Should Plants Protect Their Flowers?
Plants only have so many nutrients in the soil.
Photosynthesis only generates as many sugars as the enzymes and sunlight allow.
Plants have these two inputs of raw material (nutrients from the soil and sugars from photosynthesis) to do all of their plant things: grow, reproduce, and protect themselves from being devoured.
Understanding how plants prioritize all of these tasks is an important challenge in biology. Many plant scientists seek to understand the patterns of plant defense allocation by asking: how, when, and where should plants protect themselves?
Not all plant parts are equal. Damage to leaves versus a flower or a seed pod likely affects plants differently, so which organs are most important to protect?
One hypothesis, the Optimal Defense Hypothesis (ODH), predicts that the organs with the most defense within a plant depend on:
Value of the organ.
The risk of it being attacked.
The benefit of defending it.
So we tested all three: we measured levels of toxic cyanide in different plant organs, allowed herbivores to choose among these organs, and we removed a portion of certain plant organs to measure the negative impact losing some flowers or young leaves could have on plant fitness. Fitness in biology means contributing genetic material to the next generation, aka reproduction.
When we designed this experiment, we had assumed flowers—plant sex organs—would be the most valuable to the plant for their role in reproduction, and would be highly armed with cyanide.
But instead, young leaves produced the most cyanide, and my research team and I were surprised to find low levels of toxic cyanide in flowers, especially after bioassays showed us that herbivores ate more flowers than any other plant part. At this point we were prepared to write a paper showing how the ODH does not hold up in this case.
But before we were satisfied with this conclusion, we decided to actually test whether seed production is affected by flower herbivory, which, by the way, has the greatest name: florivory.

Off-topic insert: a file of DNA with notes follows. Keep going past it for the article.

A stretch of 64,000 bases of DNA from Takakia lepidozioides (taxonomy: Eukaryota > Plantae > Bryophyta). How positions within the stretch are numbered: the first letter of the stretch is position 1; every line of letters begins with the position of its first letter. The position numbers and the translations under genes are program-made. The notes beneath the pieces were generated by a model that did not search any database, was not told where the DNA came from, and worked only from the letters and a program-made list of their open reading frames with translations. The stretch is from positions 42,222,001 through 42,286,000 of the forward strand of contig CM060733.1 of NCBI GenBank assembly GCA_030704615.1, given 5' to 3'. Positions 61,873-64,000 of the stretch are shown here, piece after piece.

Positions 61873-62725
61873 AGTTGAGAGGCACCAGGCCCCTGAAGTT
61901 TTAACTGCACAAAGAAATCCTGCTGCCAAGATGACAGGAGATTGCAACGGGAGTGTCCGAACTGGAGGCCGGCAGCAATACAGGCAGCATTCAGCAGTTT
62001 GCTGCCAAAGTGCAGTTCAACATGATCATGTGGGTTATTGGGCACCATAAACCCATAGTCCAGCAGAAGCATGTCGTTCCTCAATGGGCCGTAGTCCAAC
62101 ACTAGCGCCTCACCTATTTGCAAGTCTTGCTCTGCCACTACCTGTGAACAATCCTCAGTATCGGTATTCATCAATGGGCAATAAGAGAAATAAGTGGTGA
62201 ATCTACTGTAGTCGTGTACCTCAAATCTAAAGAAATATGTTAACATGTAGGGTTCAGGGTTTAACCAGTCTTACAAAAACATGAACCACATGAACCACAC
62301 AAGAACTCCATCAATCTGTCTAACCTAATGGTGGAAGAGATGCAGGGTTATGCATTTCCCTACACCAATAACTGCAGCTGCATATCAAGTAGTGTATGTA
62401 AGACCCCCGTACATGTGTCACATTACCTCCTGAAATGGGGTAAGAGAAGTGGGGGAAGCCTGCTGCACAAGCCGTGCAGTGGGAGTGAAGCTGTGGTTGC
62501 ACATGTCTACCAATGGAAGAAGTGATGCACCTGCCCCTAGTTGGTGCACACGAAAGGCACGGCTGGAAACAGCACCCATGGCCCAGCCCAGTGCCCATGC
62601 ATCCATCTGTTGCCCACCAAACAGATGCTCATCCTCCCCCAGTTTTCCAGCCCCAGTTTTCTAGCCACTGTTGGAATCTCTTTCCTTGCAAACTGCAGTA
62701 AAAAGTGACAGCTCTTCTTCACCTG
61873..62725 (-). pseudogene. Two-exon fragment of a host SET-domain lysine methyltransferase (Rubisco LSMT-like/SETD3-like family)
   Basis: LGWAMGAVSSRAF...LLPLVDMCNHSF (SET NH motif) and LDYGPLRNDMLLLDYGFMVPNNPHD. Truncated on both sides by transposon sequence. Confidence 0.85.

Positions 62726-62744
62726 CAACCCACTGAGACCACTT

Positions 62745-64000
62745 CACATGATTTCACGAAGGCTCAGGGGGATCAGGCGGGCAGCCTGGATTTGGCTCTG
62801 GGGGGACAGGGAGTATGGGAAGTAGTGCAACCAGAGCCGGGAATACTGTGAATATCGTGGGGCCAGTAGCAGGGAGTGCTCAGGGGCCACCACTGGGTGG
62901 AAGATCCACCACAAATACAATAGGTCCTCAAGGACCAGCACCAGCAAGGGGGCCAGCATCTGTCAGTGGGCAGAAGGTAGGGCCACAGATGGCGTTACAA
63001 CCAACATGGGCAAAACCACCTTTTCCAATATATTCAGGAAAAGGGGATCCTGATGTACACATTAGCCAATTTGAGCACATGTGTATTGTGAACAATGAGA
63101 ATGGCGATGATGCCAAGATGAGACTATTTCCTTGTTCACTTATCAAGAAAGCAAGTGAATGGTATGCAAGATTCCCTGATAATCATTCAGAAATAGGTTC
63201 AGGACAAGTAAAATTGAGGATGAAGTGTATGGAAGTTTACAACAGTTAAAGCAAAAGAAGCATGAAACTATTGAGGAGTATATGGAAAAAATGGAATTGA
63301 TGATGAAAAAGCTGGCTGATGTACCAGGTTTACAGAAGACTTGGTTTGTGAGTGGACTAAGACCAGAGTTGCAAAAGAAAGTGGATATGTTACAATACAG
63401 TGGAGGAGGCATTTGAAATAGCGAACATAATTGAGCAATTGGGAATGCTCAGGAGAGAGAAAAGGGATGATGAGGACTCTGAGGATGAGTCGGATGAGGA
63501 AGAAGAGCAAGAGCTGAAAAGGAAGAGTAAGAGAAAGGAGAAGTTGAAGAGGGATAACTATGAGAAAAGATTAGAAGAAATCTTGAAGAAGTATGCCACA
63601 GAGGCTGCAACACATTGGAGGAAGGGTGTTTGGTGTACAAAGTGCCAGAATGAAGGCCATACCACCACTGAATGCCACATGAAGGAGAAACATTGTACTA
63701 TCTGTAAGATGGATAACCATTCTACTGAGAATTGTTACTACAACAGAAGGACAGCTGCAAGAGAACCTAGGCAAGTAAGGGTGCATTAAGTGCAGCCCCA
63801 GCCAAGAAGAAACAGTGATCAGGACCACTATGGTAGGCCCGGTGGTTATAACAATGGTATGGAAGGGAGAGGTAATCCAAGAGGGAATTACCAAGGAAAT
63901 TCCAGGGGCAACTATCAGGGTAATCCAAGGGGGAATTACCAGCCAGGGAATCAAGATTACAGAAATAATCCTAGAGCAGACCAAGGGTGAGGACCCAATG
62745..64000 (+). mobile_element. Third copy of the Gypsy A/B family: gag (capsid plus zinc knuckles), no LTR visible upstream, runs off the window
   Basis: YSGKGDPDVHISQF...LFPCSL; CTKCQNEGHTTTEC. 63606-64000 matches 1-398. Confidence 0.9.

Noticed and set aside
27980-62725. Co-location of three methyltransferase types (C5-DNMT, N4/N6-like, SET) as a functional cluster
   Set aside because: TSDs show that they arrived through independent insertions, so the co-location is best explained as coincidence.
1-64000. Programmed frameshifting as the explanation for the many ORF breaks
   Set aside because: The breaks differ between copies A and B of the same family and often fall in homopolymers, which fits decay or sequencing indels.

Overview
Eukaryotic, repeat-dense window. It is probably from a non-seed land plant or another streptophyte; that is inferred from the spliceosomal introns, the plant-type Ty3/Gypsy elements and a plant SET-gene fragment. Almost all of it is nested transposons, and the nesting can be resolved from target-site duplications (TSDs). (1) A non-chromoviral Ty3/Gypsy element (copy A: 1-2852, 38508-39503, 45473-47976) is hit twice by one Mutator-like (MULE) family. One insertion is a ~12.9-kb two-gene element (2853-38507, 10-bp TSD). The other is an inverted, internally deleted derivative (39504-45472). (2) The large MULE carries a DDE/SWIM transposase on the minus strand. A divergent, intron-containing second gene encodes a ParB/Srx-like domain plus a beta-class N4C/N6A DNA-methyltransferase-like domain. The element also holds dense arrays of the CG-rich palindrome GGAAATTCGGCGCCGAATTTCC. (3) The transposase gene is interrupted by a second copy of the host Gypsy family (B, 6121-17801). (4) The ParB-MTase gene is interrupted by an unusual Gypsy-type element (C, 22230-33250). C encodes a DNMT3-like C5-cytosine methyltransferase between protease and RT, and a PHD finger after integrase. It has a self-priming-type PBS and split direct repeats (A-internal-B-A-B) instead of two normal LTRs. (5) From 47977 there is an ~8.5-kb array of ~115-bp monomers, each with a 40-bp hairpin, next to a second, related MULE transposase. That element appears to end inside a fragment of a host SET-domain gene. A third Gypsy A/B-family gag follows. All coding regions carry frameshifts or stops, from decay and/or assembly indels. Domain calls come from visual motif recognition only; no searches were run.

After simulating florivory (removing 0-75% of all flowers), we counted seeds. We found that our plants could produce similar numbers of seeds even after we removed most of their flowers. Without any benefit from defending flowers, the cyanide and bioassay data support the ODH. Why should plants pack delicate petals full of cyanide-releasing precursors if doing so does not help the plant’s genetic material make it to the next generation?
Cyanogenesis is an expensive way for plants to protect their tissues, and the rationale behind the ODH is to only use resources for defense where it is worth it.
Because young leaves are well-protected, we then assumed that these organs representing the future site of photosynthesis must be important for plants to make more seeds. When we first submitted this paper, we suggested that removing young leaf tissue would probably reduce seed production.
The peer reviewers agreed, but suggested that we actually do the simulated folivory (leaf herbivory) experiments.
So we did, and plants did produce fewer and fewer seeds as we removed more and more young leaf tissue. This revealed that young leaves are valuable.
And with the addition of those data, all was well in the optimal defense hypothesis once again, with plants protecting the organs most valuable for fitness (leaves)—even though the most important organs in this case are not the ones we initially assumed to be important (flowers).
Now we have a map of cyanide precursors in lima bean plants. We also know that this within-plant pattern supports the ODH, but only because we tested this from multiple angles.
What I find striking about this paper is the way our notion of supporting a particular hypothesis was drastically different depending on which pieces of information we collected.
If we want to understand the plant defense theory: how, when and where plants use their resources for protection, it is important to be sure our data really show us whatever it is the hypothesis aims to test.
-Adrienne L. Godschalx